(WXYZ) — Two of the newly elected Detroit City Council members have floated the idea of a guaranteed basic income for Detroiters living under the poverty line.
Graphic from Mayors for a Guaranteed Income
Coleman A. Young II and Mary Waters are behind the idea that is spreading across the nation. Stockton, California was the first city to do this.
From January of 2019 to January 2021,125 people were given $500 a month, no strings attached. The test program shows promising results improving living conditions, and people moving to new and better jobs.
Other cities are starting their own program including Gary, Indiana; Minneapolis, Minnesota; Richmond, Virginia.
It's still an open question whether it's going to happen here in Detroit, but it's being discussed coast to coast.
"That cash has the ability to really release a bunch of potential for folks be it in terms of their mental and physical health or in terms of sort of their ability to gain and keep employment and so on," said Sukhi Samara, executive director of Mayors for a Guaranteed Income.
We found local folks skeptical.
"It's like a 50-50 thing, will people really do the right thing to get out of poverty?" asked Ronald Walker, who said she wasn't sure if it would work.
Leshaunna Mdock says she is in favor of the idea: "Free money is a good idea. Get that money, y’all."
In the first test program in Stockton, California, the money was given out in debit cards and tracked how it was spent.
- 37 percent went for food
- 22 percent other home needs, utilities and fixing up cars
- Only 1 percent went for alcohol and tobacco
What’s happened since the money stopped?
"We'll be releasing our full two years of data early next year. So, we’ll be able to answer exactly this question," said Samra.
Two incoming to the Detroit City Council say it’s a good idea. Mary Waters declined an interview. The other councilmember-elect could get it going next year.
"I want to pay people, 125 people $500 a month for 18 months. I think these are just some of the things that we want to do," said Coleman A. Young II.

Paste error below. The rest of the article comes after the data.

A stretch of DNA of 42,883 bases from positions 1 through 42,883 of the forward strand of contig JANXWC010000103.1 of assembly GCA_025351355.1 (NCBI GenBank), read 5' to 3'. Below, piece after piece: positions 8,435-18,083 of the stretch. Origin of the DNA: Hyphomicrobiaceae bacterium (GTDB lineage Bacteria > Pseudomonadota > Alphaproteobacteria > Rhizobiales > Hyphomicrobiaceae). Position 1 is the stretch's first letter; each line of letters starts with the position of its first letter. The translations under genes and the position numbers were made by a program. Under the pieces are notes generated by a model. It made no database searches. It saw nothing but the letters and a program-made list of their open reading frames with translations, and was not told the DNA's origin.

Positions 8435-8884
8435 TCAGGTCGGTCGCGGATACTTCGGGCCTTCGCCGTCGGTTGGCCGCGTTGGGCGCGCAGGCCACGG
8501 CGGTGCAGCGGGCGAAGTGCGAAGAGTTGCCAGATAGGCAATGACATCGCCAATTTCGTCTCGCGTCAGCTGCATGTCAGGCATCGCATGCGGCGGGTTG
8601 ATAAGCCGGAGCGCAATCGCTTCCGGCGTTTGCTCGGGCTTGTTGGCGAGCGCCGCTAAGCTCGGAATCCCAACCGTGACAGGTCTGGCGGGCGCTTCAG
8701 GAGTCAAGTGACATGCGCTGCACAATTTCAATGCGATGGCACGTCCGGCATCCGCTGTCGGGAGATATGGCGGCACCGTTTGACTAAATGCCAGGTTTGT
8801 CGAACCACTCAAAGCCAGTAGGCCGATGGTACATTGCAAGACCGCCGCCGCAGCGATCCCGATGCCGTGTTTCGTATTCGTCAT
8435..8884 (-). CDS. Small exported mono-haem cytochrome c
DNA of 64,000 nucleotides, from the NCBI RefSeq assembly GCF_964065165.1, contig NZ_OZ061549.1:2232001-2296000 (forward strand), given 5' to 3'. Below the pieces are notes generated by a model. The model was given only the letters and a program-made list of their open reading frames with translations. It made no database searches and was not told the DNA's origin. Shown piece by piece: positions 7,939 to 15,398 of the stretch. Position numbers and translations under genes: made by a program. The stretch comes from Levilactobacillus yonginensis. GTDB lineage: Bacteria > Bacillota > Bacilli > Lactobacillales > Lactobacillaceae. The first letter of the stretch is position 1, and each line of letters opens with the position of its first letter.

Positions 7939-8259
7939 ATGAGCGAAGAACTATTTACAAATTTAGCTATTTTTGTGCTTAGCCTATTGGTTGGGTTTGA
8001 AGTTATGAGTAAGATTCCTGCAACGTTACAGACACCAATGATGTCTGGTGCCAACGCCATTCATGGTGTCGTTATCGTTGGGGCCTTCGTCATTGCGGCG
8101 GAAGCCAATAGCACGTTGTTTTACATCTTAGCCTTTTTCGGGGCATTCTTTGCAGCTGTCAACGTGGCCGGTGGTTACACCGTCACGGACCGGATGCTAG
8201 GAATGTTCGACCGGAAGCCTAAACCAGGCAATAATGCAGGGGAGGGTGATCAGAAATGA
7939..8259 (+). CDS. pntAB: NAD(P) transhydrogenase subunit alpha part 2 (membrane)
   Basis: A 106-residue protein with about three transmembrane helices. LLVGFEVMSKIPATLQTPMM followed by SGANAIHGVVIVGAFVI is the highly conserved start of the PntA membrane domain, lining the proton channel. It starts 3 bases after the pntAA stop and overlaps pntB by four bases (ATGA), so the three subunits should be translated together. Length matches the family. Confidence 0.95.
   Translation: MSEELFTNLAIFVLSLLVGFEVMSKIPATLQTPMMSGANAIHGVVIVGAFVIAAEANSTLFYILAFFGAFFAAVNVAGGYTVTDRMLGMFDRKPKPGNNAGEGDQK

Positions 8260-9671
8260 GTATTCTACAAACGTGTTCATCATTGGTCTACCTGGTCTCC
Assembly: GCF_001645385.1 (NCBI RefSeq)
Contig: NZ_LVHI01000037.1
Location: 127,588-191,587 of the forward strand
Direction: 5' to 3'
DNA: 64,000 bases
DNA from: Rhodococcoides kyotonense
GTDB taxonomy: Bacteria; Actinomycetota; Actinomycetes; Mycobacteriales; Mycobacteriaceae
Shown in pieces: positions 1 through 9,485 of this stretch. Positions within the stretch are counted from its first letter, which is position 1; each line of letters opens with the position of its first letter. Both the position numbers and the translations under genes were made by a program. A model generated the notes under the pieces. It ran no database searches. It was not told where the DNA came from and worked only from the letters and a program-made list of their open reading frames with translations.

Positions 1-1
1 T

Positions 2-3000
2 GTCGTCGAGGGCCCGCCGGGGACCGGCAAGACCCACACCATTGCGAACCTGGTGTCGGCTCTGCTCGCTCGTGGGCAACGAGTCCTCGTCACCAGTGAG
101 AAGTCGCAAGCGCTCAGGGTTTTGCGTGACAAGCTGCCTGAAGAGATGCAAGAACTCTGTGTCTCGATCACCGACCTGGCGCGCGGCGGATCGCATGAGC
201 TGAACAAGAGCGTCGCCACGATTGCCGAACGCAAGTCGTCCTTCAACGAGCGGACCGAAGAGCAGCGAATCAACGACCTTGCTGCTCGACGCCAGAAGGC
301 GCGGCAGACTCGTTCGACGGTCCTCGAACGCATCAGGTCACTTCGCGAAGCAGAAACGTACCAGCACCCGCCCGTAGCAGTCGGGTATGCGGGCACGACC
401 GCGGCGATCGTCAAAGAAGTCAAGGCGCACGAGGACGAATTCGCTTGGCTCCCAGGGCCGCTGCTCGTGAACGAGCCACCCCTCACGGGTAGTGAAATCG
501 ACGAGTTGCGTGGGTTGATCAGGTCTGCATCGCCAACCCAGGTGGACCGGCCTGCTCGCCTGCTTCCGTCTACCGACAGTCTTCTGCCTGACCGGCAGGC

We received the following statement from Mayor Duggan's office:
"From 2015 until Covid struck, the poverty rate in Detroit dropped from 40% to 30%, helping 60,000 Detroiters to emerge from poverty. This was thanks in large part to the Mayor’s strategy of attracting major employers to the city and get Detroiters into good paying jobs. We are always open to discussing ways to further reduce poverty in Detroit, however we do not discuss council proposals until such time as they are drafted and presented.
The Mayor and City Council also recently committed $105 million in ARPA funds to expand job training and opportunities for Detroit residents as part the strategy to reduce intergenerational poverty."
The organization that’s advocating for this nationally says that federal money is seed money for starting new programs.
"So we saw that in St. Paul, Minnesota. We saw that in Richmond, Virginia. We're seeing that in Minneapolis as well," said Samra.
Richie Zalmanowski, who sells energy drinks and does business in Detroit, says "people need help ... I don't mind paying it forward a little bit.
A pilot program is just starting in Gary, Indiana with 125 residents getting 500 bucks a month, for one year. The Mayors for a Guaranteed Income is giving Gary a half million dollars.The rest, is being raised through private donations.
"People really don't want to live in poverty. People want to have a choice to come out of this thing," said Burgess Peoples with the Gary, Indiana Guaranteed Income Validation Effort.
The ultimate goal of everybody in favor of this is to make it go national on the federal level, a universal basic income.